try this http://www.leviton.com/OA_HTML/ibeCC...&section=10046
    Last edited by jadnashua; 10-17-2008 at 03:39 PM.
    Jim DeBruycker
    Important note - I'm not a pro
    Retired Defense Industry Engineer; Schluter 2.5-day Workshop Completed 2013, 2014

  11. #11
    Homeowner Thatguy's Avatar
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    If you can find a relay with a 24vac coil that can control this much power you can mount the relay-controlling switch in a convenient location. The NEC rules are much relaxed about running wires for voltage & current this low.

  12. #12
    Moderator & Master Plumber hj's Avatar
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    Default circuit

    If by A/C you meant an airconditioner, then I would assume that would be 220/240 volts in which case you would need a DPDTswitch. A center off position would prevent switching under load but would also increase the cost of the switch. If this is a 120 volt circuit then a SPDTswitch will be all that is necessary and that is what a 3 way switch is.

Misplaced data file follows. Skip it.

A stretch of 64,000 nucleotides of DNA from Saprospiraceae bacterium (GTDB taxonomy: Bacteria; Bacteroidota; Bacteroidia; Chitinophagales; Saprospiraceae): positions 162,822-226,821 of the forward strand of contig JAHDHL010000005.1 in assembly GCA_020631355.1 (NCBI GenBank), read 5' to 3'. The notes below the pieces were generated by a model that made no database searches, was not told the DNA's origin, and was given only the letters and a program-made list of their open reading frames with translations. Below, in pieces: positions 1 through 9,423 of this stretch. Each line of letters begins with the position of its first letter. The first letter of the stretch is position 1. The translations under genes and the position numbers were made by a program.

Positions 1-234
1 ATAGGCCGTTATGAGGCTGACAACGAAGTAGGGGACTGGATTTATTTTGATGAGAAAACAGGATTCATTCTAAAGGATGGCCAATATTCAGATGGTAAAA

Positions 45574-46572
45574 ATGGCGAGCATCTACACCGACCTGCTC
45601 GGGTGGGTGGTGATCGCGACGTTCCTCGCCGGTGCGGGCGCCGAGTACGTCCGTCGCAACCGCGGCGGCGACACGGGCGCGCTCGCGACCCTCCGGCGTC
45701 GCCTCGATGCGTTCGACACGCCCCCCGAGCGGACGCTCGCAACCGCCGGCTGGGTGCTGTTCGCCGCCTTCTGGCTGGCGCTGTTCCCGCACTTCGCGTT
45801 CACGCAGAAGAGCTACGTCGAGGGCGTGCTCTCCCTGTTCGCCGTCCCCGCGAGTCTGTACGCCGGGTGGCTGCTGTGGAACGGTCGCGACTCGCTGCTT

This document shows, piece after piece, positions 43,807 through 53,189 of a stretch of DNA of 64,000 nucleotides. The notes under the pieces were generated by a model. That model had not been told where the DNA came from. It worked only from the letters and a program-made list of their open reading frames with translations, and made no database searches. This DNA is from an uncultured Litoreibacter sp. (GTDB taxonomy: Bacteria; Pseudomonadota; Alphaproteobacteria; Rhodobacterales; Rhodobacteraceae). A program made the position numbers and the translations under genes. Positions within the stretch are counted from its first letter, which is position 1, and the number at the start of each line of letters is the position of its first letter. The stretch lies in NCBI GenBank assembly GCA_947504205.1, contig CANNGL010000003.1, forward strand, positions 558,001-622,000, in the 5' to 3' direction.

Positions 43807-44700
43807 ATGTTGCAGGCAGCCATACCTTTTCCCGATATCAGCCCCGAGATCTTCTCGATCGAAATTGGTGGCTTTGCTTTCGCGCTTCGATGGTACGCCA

13. #13
    In the Trades brownizs's Avatar
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    We used to use them for supply power to different branch circuits on the same panel *A circuit/B circuit.

  14. #14
    Moderator & Master Plumber hj's Avatar
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    Default switch

    A three way switch with the generator to one traveler terminal and the main power to the other. The common terminal goes to the lights. One way the generator is connected, switch it over and the main power runs them.

  15. #15
    IT Consultant / Network Engineer beekerc's Avatar
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    Default circuit switch

    thanks to all for the good information. i actually stumbled across a much simpler solution. probably due to jostling by the painter, a 4 of the 10 halogen lamps that comprise my exterior security lights burned out and needed to be replaced. i discovered that for this bulb format (GY8.6) there were lower wattage bulbs than the 100watt that came with the fixtures. (should have figured this out on my own, but for some reason......) decided to try a pair each of 50's and 75's. as it turns out a i really can't distinguish between the 50's and 100's. so, i just plan to replace 8 of the 10 lamps with 50's and that cuts my load by 40%. plenty of extra capacity now.